Label: Earache Records
Release Date: 16 February 2018
Phil Campbell – Vocals,
Paul Sayer – Guitar,
Matt White – Guitar,
Nick Fyffe – Bass,
Simon Lea – Drums,
Caught in the Middle
Love and Devotion
A Deeper Cut
The Way It Was And The Way It Is
Higher Than The Sun
There’s Still Tim
The Wonders We’ve Seen
Just under two years on from their last album, The Temperance Movement are back with their third album, A Deeper Cut. After the success of the first two albums, fans and critics have no doubt been anxious about the next album living up to their expectations and I for one can surely say that neither should be disappointed.
Personally, there was little to choose from between the self-title and White Bear, however A Deeper Cut is a step in a slightly different direction, though let me just clarify that the edginess of their sound is far from gone on this album. Overall I’d say the album has a mellower feel to it than its predecessors and while that may not be everyone’s cuppa’, the rock’n’roll foundation to their sound remains intact. If I had to comprehensively sum up the sound on this album I’d say it has a southern rock feel to it with a guillotine sized rock’n’roll edge to its tonality and composition.
What many may be unaware of is the tumultuous journey the band has been through over the last couple of years ranging from the highs of their 2015 tour of the US to the reality of dealing with the upheaval resulting from the departure of two of its founding members. As a result, there is a discernibly more emotional side to the album which comes through in a number of tracks such as Children and the title track and while these may be reflections of the band’s state of being or individual members battling their own demons, the musical brilliance is far from lacking.
Having said that, the album also boasts a number of high energy, raw sounding rock tunes by way of tracks such as Caught in the Middle or Love and Devotion. Rife with cheeky guitar riffs and a high voltage sound, these tracks remind me of the compositional energy and thought that went into their first EP, Only Friend, which is heartening to hear three albums into their career. Moreover, the guitar tones throughout the album, ranging from overdriven fuzz of Built-in Forgetter to the sliding solos on Love and Devotion and everything in between are yet another nod to the rock’n’roll freedom that typified the music of the late 60s / early 70s.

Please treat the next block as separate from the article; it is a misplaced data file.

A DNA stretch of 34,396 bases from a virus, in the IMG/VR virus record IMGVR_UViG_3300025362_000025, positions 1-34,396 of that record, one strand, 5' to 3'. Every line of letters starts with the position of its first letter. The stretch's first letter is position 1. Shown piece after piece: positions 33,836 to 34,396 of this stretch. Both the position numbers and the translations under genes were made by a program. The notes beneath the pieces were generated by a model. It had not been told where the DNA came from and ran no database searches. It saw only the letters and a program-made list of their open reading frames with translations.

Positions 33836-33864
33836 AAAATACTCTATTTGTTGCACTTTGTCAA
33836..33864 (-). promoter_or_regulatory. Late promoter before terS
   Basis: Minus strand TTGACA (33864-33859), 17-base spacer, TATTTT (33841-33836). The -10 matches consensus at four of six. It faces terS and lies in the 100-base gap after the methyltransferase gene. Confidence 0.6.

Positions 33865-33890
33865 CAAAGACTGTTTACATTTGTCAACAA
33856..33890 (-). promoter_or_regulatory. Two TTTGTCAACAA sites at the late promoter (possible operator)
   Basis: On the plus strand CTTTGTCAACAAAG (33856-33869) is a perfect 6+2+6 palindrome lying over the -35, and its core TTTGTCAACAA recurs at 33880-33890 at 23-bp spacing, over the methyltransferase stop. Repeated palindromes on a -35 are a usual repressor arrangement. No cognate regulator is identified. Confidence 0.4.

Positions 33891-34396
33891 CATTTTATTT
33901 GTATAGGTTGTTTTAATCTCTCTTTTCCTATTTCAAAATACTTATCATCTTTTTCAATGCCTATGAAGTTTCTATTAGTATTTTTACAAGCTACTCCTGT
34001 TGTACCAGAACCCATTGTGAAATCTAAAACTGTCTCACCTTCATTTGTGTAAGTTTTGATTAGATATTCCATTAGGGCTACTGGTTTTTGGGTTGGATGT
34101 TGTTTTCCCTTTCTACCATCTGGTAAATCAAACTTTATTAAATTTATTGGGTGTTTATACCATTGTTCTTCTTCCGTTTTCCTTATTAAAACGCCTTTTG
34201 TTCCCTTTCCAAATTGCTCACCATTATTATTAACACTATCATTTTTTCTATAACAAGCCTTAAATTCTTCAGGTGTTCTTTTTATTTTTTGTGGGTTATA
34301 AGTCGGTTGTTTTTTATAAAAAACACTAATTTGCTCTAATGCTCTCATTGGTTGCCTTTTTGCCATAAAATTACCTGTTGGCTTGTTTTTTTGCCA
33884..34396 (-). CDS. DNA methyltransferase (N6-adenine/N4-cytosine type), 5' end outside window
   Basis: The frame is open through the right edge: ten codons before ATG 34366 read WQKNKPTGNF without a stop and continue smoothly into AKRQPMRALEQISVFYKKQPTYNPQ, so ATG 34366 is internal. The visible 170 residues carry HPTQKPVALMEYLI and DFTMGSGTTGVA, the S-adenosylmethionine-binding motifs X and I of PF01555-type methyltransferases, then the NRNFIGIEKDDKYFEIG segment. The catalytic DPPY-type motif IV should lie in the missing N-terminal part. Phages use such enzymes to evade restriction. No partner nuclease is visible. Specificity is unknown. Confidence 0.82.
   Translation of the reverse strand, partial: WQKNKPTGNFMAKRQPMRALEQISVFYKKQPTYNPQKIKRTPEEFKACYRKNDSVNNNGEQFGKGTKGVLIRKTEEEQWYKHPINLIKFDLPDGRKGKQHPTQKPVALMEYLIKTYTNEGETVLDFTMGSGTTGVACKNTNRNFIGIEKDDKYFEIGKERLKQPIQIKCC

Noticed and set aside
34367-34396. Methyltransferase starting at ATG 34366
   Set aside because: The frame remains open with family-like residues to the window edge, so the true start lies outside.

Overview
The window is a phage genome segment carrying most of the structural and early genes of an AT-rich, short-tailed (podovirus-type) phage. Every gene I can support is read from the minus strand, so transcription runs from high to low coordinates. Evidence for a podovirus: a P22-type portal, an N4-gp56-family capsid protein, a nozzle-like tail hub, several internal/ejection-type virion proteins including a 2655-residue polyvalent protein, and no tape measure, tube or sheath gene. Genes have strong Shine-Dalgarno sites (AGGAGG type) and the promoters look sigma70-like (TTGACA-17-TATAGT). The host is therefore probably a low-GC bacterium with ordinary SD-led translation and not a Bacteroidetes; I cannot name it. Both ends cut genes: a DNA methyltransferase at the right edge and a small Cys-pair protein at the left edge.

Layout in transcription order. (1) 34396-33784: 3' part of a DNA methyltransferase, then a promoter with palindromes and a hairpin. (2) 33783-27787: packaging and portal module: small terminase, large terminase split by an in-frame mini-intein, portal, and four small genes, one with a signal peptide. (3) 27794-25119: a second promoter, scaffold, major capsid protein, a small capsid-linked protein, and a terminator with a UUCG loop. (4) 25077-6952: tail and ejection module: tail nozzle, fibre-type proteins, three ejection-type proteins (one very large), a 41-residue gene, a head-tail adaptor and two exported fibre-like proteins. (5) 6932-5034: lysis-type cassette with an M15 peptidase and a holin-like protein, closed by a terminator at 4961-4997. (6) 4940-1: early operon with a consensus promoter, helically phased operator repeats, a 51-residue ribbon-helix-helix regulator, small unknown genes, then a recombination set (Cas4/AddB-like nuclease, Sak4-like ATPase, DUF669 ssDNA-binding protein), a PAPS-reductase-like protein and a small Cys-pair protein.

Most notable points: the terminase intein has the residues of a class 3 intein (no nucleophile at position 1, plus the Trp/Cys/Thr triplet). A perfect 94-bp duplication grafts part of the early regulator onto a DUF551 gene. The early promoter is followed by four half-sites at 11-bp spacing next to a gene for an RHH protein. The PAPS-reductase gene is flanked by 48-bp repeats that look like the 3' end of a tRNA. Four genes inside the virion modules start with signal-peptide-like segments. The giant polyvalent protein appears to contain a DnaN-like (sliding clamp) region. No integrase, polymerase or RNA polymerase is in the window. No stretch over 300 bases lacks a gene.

In addition, the versatility of Phil’s vocals is once again apparent throughout the album. Songs like The Wonders We’ve Seen or Another Spiral both showcase the purity of Phil’s delivery and compositional sense at their outset, growing in stature as the tracks progress only to finish on a high with Phil screaming his lungs out, backed by an anthem style chorus of vocal harmonies and uplifting melodies.
Another distinguishing feature of this album, relative to its predecessors, is the harmonised vocals overlaid with Phil’s lead vocals of which we got a preview on songs like Serenity or Smouldering on their first album. More of their tracks on A Deeper Cut feature this dynamic and to be honest, the interplay between the melodic harmonies and the raspy tone of Phil’s voice (in those section) just works similar to adding honey to a scotch bonnet pepper to ever so slightly temper the edge.
Perhaps one of the more stand or tracks on the album is Beast Nation. With its plucked slow vibrato guitar melodies and warm tones, wholesome chorus, stretched fuzzy guitar solo and overall tonality, this track is, for me, a musical masterpiece. If there were only one song on the album one had to walk away with, I’d say this would be the one although I doubt listeners will be able to make that choice easily as there are so many great tracks to choose from.
A Deeper Cut is certainly an apt name in that not only does it feel like more of the band’s emotions shine through in its composition but also harks back to their compositional roots as both Phil and Paul mentioned in a recent interview. Maintaining musical integrity in today’s market is a challenge for any musician and this feat is even harder with genres like rock’n’roll. It is thus only fair to compliment the courage and boldness of The Temperance Movement in sticking to their musical identity in an environment where other bands may have faltered in such a resolve.
My parting words on the album…if you don’t end up buying a copy then shame on you, however, if you have the foresight to make the purchase, you’re going to be all the happier as it is one of those records you can just listen to on repeat for days and not get bored of what it throws at you.
Happy listening fellow Temperance fans, you’re going to love this one just as you did the ones before it!
REVIEW BY: KARAN DUTTA